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     EduGorilla 
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    The passage given below is followed by a set of five questions. Choose the most appropriate answer to each question.
    New Vision on the Relationship between Income and Water Withdrawal in Industry Sector
    Abdolnaser Hemati

    Freshwater resources are vital for maintaining human life, health, agricultural production, economic activities as well as critical ecosystem functions. As populations and economies grow, new constraints on freshwater resources are appearing, raising problems for limits of water availability. Accordingly, the analysis of the national water withdrawal intensity measurement becomes an important policy issue. To serve these purposes, some water withdrawal efficiency indicators have been developed and applied to explain differences in performance between countries and international benchmarking.

    It should be noted that the income elasticity of IWW (industrial water withdrawal) is one solution used in this paper. In recent years, the relationship between income elasticity of natural resources use and income has attracted an increasing attention among academic, non-governmental organizations, and the media. A notable empirical finding of the recent environmental economics literature has been the existence of an inverted U-shaped relationship between per capita income and pollution (per capita emissions) of many local air pollutants. Since this relationship bears a resemblance to the Kuznets relationship between income and income inequality, it is known as the Environmental Kuznets Curve (EKC) and has spawned a vast number of papers in recent years. In addition, attempts have been made to estimate EKCs for a wide range of environmental indicators, including energy use, deforestation and municipal waste. The shape of the EKC, attributed to scale, composition and technique effects (SCTE) as discussed below, would also seem to apply to (income elasticity of) water consumption. The main reason to disregard water use in EKC studies would appear to be a lack of socioeconomic- hydrological data, although some recent investigations and dataset have now resolved somewhat this problem.

    In this paper, we examine the relationship between IWW per capita and GDP per capita using Smooth Transition Regression (STR) model for 132 countries across the world based on cross section data in 2006. The following section will provide a brief review of the related literature. Section 3 introduces the econometric methodology and empirical results, and the final section presents the conclusions of the present study. The majority of EKC literature examines pollution levels as a function of income. This has led to the criticism that such research ignores the natural resource component of environmental quality. These studies tend to treat resource use identical to pollution as an indicator of environmental quality pointing to natural resources based on environmental Kuznets curve (NRBEKC). Like pollution, resource use can provide an economic benefit coupled with an undesired environmental impact. Thus, many of the theoretical explanations for the existence of EKCs for natural resources mirror those for pollution. The inverted U relationship between income and pollution is typically explained in terms of the interaction of scale, composition and technique effects (SCTEs). The scale effect (SE) implies that as the scale of the economy grows (ceteris paribus), IWW will do so. The composition effect (CE), however, refers to the fact that as economies develop, there is totally a change in emphasis from heavy industry to light manufactures and services sectors, and also from high water intensity to low water intensity in industrial, agriculture and domestic sectors. Since the latter are typically less resource intensive than the former, the composition effect of growth, ceteris paribus, will reduce water use. Finally, there is the technique effect (TE). As incomes rise there is likely to be an increased demand for environmental regulations. The effect of these regulations must be considered to reduce water intensity due to improved techniques of production and consumption.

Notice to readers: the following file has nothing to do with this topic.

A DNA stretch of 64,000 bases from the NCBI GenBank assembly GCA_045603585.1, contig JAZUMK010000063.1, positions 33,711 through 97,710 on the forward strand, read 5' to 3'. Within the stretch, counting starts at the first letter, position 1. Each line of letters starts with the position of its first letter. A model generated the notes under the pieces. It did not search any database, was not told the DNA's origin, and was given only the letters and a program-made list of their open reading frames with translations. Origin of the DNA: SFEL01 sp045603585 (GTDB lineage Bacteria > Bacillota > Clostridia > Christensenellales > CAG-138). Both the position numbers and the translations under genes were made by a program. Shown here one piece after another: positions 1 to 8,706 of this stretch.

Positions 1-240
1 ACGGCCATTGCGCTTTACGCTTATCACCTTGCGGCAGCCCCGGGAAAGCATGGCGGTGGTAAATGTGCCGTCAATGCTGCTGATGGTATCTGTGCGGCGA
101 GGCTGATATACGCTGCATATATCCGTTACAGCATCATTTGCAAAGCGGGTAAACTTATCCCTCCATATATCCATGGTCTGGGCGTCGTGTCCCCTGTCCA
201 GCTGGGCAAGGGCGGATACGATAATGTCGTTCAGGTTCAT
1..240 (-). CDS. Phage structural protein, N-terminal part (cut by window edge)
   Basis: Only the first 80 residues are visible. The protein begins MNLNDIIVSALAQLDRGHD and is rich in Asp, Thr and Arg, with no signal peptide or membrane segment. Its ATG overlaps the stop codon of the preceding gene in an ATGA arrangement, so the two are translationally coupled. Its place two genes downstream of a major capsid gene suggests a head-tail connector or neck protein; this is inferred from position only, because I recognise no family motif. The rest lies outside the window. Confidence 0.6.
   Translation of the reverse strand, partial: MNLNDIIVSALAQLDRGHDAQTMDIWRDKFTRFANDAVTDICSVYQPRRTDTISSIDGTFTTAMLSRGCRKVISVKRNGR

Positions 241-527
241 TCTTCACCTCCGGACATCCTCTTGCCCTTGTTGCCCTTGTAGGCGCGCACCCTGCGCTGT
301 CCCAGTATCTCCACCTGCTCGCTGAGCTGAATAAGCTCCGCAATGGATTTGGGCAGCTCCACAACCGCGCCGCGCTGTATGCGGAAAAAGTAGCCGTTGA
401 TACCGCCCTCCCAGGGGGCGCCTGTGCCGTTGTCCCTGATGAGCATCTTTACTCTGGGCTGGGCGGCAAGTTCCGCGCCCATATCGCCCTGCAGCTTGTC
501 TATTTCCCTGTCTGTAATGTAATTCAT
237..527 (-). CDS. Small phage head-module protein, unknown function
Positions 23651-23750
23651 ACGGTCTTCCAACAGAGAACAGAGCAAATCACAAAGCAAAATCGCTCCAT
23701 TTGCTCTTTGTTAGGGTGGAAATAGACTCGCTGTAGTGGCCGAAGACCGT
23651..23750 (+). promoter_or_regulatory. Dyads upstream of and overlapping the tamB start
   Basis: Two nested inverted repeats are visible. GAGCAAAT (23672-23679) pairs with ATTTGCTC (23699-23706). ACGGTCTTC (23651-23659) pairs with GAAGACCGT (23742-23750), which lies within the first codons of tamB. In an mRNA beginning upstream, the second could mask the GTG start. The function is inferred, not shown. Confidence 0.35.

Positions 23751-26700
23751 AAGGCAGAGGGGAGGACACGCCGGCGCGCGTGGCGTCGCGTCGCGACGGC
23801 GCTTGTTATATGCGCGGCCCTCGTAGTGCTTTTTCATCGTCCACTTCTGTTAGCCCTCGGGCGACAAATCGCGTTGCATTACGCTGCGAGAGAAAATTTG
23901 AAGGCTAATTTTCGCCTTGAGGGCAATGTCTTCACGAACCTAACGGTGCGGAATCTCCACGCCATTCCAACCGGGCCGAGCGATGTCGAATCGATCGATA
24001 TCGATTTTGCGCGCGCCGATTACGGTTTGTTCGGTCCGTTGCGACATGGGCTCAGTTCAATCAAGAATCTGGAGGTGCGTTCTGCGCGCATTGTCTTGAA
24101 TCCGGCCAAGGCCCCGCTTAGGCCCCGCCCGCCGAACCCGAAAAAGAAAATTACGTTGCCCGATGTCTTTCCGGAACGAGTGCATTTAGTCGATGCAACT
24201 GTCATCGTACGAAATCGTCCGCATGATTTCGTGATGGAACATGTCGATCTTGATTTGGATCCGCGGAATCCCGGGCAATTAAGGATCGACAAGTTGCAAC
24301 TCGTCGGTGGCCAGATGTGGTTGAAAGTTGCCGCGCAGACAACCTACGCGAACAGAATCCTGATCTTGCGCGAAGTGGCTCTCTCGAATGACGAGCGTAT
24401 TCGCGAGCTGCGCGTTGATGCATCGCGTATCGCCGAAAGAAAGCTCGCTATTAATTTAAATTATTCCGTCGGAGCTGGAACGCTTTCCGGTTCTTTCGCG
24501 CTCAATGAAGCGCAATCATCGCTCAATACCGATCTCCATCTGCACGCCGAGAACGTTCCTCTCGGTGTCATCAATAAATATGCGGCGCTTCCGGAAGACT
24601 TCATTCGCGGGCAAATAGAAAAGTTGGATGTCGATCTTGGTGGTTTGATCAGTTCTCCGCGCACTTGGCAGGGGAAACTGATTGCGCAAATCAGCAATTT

Which of the following aspects can be seen as being contradicted by the author in the passage?

    Options :-

    1. Explanation for the inverted U relationship.
    2. Importance of freshwater for maintaining human life.
    3. Use of EKCs for a wide range of environmental indicators.
    4. Reasons to disregard water use in EKC studies.
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